Grand Opening of the Championship in Shiyan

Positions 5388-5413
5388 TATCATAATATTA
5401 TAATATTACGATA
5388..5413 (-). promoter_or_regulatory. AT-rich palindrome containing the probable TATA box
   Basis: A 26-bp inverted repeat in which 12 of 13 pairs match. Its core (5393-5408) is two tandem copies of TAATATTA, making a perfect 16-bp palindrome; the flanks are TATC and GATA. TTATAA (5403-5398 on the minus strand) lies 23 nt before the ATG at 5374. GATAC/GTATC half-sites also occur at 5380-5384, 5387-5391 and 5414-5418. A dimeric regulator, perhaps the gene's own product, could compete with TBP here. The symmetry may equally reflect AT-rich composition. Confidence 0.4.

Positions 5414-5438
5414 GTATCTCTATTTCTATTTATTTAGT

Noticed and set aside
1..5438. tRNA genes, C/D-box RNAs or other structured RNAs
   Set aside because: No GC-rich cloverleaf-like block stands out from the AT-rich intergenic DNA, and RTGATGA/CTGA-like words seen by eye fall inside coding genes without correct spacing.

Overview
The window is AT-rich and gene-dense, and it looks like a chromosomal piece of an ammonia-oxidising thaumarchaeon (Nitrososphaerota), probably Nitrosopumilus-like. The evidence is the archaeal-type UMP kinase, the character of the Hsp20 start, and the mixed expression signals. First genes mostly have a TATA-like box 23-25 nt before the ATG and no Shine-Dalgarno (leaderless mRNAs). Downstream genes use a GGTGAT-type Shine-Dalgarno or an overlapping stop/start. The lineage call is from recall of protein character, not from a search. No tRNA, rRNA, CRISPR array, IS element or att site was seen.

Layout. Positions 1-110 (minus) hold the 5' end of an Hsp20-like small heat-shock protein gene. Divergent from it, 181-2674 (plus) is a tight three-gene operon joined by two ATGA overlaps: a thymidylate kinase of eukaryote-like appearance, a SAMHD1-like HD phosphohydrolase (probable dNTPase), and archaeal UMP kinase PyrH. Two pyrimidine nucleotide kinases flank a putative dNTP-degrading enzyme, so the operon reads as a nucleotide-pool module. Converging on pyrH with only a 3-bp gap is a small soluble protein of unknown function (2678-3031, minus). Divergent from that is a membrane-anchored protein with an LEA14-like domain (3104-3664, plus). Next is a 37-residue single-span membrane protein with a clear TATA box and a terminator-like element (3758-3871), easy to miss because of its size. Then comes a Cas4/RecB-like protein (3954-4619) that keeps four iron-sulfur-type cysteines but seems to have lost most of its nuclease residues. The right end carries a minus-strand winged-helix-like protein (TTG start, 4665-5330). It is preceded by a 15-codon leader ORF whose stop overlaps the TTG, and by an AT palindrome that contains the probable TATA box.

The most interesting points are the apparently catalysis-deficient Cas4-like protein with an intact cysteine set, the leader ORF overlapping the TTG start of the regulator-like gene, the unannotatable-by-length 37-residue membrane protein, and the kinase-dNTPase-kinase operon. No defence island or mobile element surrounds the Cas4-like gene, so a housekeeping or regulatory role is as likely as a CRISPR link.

Competition events were preceded by the arrival of all teams at the Argyle Grand International Hotel in Shiyan. This beautiful, spacious hotel had opened for business only 6 days prior to our arrival! The competition got off to a bang (literally!) with a grand opening ceremony in the Shiyan Sports Center, featuring fireworks, Chinese pop-stars, Wushu performers, and the entrance of the athletes marching behind the flags of their countries. The huge, enthusiastic crowd made it clear that this was a big night for the city of Shiyan. We found the local citizens to be friendly and eager to display their hospitality throughout the week. Many US team members were interviewed for local newspapers and TV broadcasts. The entire competition was broadcast on TV, so there was always the option of watching from the comfort of the hotel room (or even outside the Shiyan Sports Center on the huge TV screen there), but the real excitement was at the Shiyan Indoor Stadium, where teams members cheered each other on and met and mingled with other teams, as well as local residents of Shiyan. From the Chinese Wushu Association came one competition highlight which captured everyone’s attention. Dramatically demonstrating the health and longevity benefits of Wushu were two 86-year-old men who competed in weapons forms for China in extremely colorful attire, receiving very high scores of 9.01. The crowd roared its approval as they performed splits and all manner of acrobatic moves to astonish us. If you needed motivation to continue your practice, this was it! Visiting Wudang